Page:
LONDON.- The Royal Institute of British Architects
(RIBA) is pleased to announce that American architect Steven Holl is to receive the 2010 Jencks Award: Visions Built. The Jencks Award is given annually to an individual (or practice) that has recently made a major contribution simultaneously to the theory and practice of architecture internationally. The presentation of the award will take place at the RIBA on 30 November 2010, followed by a public lecture by Steven Holl, chaired by Charles Jencks.
Considered one of Americas most important architects, Steven Holl is recognised for his ability to blend space and light with great contextual sensitivity and to utilize the unique qualities of each project to create a concept-driven design. He specializes in integrating new projects into contexts with particular cultural and historic importance. His work ranges across cultural, civic, academic and residential projects in the United States and internationally. Some of his most acclaimed buildings include the Kiasma Museum of Contemporary Art in Helsinki (1998), the Nelson-Atkins Museum of Art, Kansas City, the Sarphatistraat Offices, Amsterdam (2000) and the Chapel of St Ignatius, Seattle, Washington (1997). Steven Holl Architects have recently won international design competitions including an extension to Charles Rennie Mackintosh's Glasgow School of Art, Cite du Surf et de lOcean, Biarritz and Sail Hybrid, a seaside resort project in the town of Knokke-Heist, Belgium. Steven Holl is a watercolourist, a widely published author and a tenured Professor at Columbia University's Graduate School of Architecture and Planning. In his lecture he will be discussing his work alongside his interest in the poetics of space, colour and material.
Charles Jencks commented on Stephen Holl winning the award: Steven Holl has divided his time between writing and architecture, as he says, making a book is like making a building. It takes a lot of effort and is agonizing, but somehow also very fulfilling because you have to make things coalesce. This two-way traffic between theory and practice has led to the considered development of several themes, which work on different scales. For smaller commissions, houses and chapels, he has explored a tightly layered and faceted aesthetic based on light studies direct, oblique and reflected colours that play over intricate surfaces. This research is furthered through his watercolours and writings on phenomenology - both a form of theoretical investigation. From them comes a haptic architecture, related to that of Carlo Scarpa, and one that engages many senses, not just the visual. At the large scale Holl investigates more conceptual and systematic models, such as structural and scientific ideas of porosity or the fractal known as Mengers Sponge. Here his urban work in the USA and China creates formal order at several scales, and is tied to social ideas of passage, meeting and communal well-being. Colour, light and phenomenology also inform his city buildings and together with his domestic architecture, writing and watercolour, form a consistent body of work that is as rare as it is impressive.'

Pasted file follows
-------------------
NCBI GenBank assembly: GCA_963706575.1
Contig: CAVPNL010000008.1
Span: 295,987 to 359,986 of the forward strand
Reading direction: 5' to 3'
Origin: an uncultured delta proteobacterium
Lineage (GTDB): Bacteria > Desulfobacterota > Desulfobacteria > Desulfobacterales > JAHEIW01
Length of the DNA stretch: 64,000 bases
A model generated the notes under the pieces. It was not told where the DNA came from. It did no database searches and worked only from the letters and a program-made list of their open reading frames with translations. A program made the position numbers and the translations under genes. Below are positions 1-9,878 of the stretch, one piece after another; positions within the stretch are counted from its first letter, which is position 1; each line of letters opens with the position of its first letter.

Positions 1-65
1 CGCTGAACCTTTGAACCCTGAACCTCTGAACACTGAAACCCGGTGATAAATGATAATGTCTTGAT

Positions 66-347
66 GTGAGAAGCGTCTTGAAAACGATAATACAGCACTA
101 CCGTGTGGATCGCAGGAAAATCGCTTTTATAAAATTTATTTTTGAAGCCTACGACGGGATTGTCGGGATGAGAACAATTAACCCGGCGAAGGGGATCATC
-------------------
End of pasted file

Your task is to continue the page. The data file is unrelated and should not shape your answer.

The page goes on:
Steven Holl was born in 1947 in Bremerton, Washington. He graduated from the University of Washington and pursued architecture studies in Rome in 1970. In 1976 he joined the Architectural Association in London and established Steven Holl Architects in New York City and subsequently a further office in Beijing. His publications include Architecture Spoken (2007), Questions of Perception: Phenomenology of Architecture (2007) and Parralax (2000).
He has received architectures most prestigious awards and prizes. In 2003 he became an Honorary Fellow of the Royal Institute of British Architects (FRIBA). In 2002 the Cooper Hewitt National Design Museum, awarded him their National Design Award in Architecture. In 2001 France awarded him the Grande Médaille dOr, for Best Architect of the Academy of Architecture; and in the same year Time Magazine declared him Americas Best Architect for his buildings that satisfy the spirit as well as the eye. In 1998 he was awarded the Chrysler Award for Innovation in Design and in the same year was the recipient of the prestigious Alvar Aalto Medal. The New York American Institute of Architects awarded him with their Medal of Honor in 1997. In 1990 the American Academy of Arts and Letters selected Steven Holl to receive the Arnold W. Brunner Prize for Achievement in Architecture as an Art. Most recently, Steven Holl Architects' Horizontal Skyscraper and Knut Hamsun Center received 2010 AIA NY Honor Awards, and the Herning Museum of Contemporary Art received a 2010 RIBA International Award.
Previous recipients of the prestigious Jencks Award: Visions Built include Zaha Hadid, Foreign Office Architects, Peter Eisenman, Cecil Balmond, UNStudio, Wolf D. Prix &Coop Himmelb(l)au and Charles Correa.